The oncoming headlights are blinding. You squint hard against the glare and wonder whether the hob has been turned off and whether there is food in the cat bowl. There had not been much time. The children are asleep in the back of the car, their soft breath filling the void; you wonder whether they will survive another move. He yells words at you in front of them, words that make your stomach lurch. They used to stick; now they run off you and smash to the ground.
You might have left sooner if it wasn’t for them, for their innocent questions and a longing for life to stand still. But they saw, watched you turn from under his frame as his voice rose to a thunder. You saw your son shaking, begging you to go somewhere else, to get away. You knew it was over. You knew long ago, before the rage and the veiled threats, before you begin to share information sparsely. You are creative about where you have been and with whom you have spoken. You tried to leave before, but it didn’t last. You are reeled back in by guilt, and longing.
He offers to lend you money, to store your belongings, but somewhere in the pit of your stomach you lack trust and, despite never knowing whether you can trust your own judgement, there is something in your gut that is ready to run, over and over; but you don’t. Fear paralyses you with what if’s and maybes: What will people think? Maybe it will get better. It doesn’t. You know it won’t. They warn you it will get worse. You look for the best, hope things will improve. Your judgement is overtaken by charm and false promise. It all seems plausible at the beginning, but the pendulum between affection and anger — back and forth — leaves you feeling confused. It is all your fault: if you are just a bit better, kinder, more of a person. More. Just, more. You don’t even know what the more is, what it is that’s missing from your personality, until there is nothing left of you but to run.
One day you will learn that you are enough. One day you will learn that it’s not about you, but not yet.
You jam your foot on the break as something crosses the road; a deer, maybe. The car behind breaks short of your rear bumper. You raise your hand to apologise but apologies are worth nothing and he cannot see you in the dark. You turn on the radio. There is a country and western song about love; you change channels, unable to stomach the lyrics. The news cuts in, something about a shooting in another State, talks of a new government, and some item about global warming and whether scientists are right, but you no longer care. You cannot think beyond the journey and you don’t even know if your aunt will be there when you arrive, but it’s the only place you know that might be safe. She is the only person you never mentioned.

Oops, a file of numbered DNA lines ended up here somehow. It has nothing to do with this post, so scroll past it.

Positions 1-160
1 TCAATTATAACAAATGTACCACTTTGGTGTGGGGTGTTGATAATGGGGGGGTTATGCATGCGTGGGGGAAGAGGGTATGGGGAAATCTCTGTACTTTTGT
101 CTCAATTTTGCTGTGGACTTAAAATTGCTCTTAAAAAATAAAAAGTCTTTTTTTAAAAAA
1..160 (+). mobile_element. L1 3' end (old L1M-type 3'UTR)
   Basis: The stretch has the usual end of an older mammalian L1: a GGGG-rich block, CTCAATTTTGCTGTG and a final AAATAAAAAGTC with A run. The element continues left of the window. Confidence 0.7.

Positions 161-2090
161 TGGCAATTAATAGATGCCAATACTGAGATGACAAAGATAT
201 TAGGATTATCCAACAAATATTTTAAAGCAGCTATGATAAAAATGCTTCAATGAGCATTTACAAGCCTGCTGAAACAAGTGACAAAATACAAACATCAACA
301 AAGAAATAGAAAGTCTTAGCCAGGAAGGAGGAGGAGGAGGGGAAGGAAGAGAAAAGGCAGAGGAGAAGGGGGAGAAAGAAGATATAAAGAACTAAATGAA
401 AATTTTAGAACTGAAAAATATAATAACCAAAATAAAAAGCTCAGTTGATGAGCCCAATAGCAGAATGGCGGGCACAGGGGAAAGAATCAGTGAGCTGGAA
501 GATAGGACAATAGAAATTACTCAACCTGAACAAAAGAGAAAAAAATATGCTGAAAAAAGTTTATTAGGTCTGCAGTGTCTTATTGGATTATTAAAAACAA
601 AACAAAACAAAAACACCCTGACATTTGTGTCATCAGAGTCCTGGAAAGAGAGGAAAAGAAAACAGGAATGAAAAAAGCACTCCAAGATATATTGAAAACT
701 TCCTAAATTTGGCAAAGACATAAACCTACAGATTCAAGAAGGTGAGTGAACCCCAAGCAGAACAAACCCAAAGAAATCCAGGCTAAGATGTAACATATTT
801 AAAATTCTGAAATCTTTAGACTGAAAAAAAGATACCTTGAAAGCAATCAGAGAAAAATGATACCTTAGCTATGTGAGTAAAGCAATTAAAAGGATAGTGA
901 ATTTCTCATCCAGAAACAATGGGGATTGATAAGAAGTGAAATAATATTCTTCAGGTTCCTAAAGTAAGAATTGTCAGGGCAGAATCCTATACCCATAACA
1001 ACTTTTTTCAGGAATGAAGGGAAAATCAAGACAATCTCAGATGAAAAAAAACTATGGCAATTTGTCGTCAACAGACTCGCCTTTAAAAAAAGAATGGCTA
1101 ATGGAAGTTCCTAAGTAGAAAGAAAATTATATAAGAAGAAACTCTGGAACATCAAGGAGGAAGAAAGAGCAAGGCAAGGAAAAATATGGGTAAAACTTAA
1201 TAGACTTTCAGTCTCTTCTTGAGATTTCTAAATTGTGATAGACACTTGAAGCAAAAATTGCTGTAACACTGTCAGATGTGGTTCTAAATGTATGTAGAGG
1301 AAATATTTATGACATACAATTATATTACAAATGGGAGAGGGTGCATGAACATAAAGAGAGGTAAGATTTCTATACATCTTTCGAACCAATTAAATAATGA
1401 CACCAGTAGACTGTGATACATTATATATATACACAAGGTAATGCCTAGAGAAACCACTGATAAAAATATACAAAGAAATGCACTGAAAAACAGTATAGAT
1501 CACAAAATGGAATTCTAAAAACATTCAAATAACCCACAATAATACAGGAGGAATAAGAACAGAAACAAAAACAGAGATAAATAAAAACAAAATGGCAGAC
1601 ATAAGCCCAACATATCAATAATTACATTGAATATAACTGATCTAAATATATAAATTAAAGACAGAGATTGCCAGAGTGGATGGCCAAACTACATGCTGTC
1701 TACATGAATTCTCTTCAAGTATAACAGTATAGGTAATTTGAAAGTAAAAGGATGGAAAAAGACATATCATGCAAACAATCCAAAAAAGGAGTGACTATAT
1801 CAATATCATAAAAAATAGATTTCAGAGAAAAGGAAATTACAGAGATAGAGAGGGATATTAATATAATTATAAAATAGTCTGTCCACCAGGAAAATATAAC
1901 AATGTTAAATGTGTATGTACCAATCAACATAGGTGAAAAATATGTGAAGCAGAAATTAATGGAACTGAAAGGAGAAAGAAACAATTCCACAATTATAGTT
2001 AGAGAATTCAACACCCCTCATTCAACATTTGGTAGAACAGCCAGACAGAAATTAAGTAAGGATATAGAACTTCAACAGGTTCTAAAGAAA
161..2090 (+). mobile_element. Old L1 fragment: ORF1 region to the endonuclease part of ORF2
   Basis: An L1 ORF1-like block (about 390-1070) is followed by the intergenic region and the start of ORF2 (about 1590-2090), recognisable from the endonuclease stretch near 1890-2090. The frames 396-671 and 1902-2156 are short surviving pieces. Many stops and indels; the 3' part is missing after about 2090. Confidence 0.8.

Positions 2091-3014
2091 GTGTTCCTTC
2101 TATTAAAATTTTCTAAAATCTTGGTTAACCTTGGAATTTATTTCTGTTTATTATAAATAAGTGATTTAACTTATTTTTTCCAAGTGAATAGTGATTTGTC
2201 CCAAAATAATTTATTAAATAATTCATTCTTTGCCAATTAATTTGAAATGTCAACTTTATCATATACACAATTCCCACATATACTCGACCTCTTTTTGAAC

Your phone rings. His number flashes across the screen. You freeze and, without answering, pick it up, wind down the window, and throw it out into the darkness. The calls have become incessant. He will not be able to trace you now. You can pick up a pay-as-you-go phone when you are somewhere safe.
Droplets of rain trickle down the windscreen but you have not turned on the wipers. There is something strangely comforting about watching them drip downward. It has been difficult to cry, you are unable to feel anything at all. The blur of the windscreen is a shield to the outside world.
Blue flashing lights emerge from the distance. The patrol car is visible in the rear view mirror. You hold your breath, wonder if he has reported you all missing, or made up some elaborate story. You have rehearsed the possible conversations that could emerge. The car closes in. You maintain a steady pace. It pulls out and draws along side, and you realise it is overtaking. The lights flash on into the distance. You draw in a sharp breath and exhale.
This doesn’t feel the way you had imagined it would and you are not yet free; maybe you will be, in time. You realise that 'maybe' punctuates most of your sentences, scattered across your words like a full stop.
F.C. Malby is a contributor to Unthology 8 and Hearing Voices: The Litro Anthology of New Fiction. Her debut short story collection, My Brother Was a Kangaroo includes award-winning stories, and her debut novel, Take Me to the Castle, won The People's Book Awards. Her short fiction has been longlisted in The New Writer Magazine Annual Prose and Poetry Prizes, the TSS Publishing Microfiction Contest, and won the Litro Magazine Environmental Disaster fiction competition. Her stories have also been widely published both online and in print.
Write something about yourself. No need to be fancy, just an overview.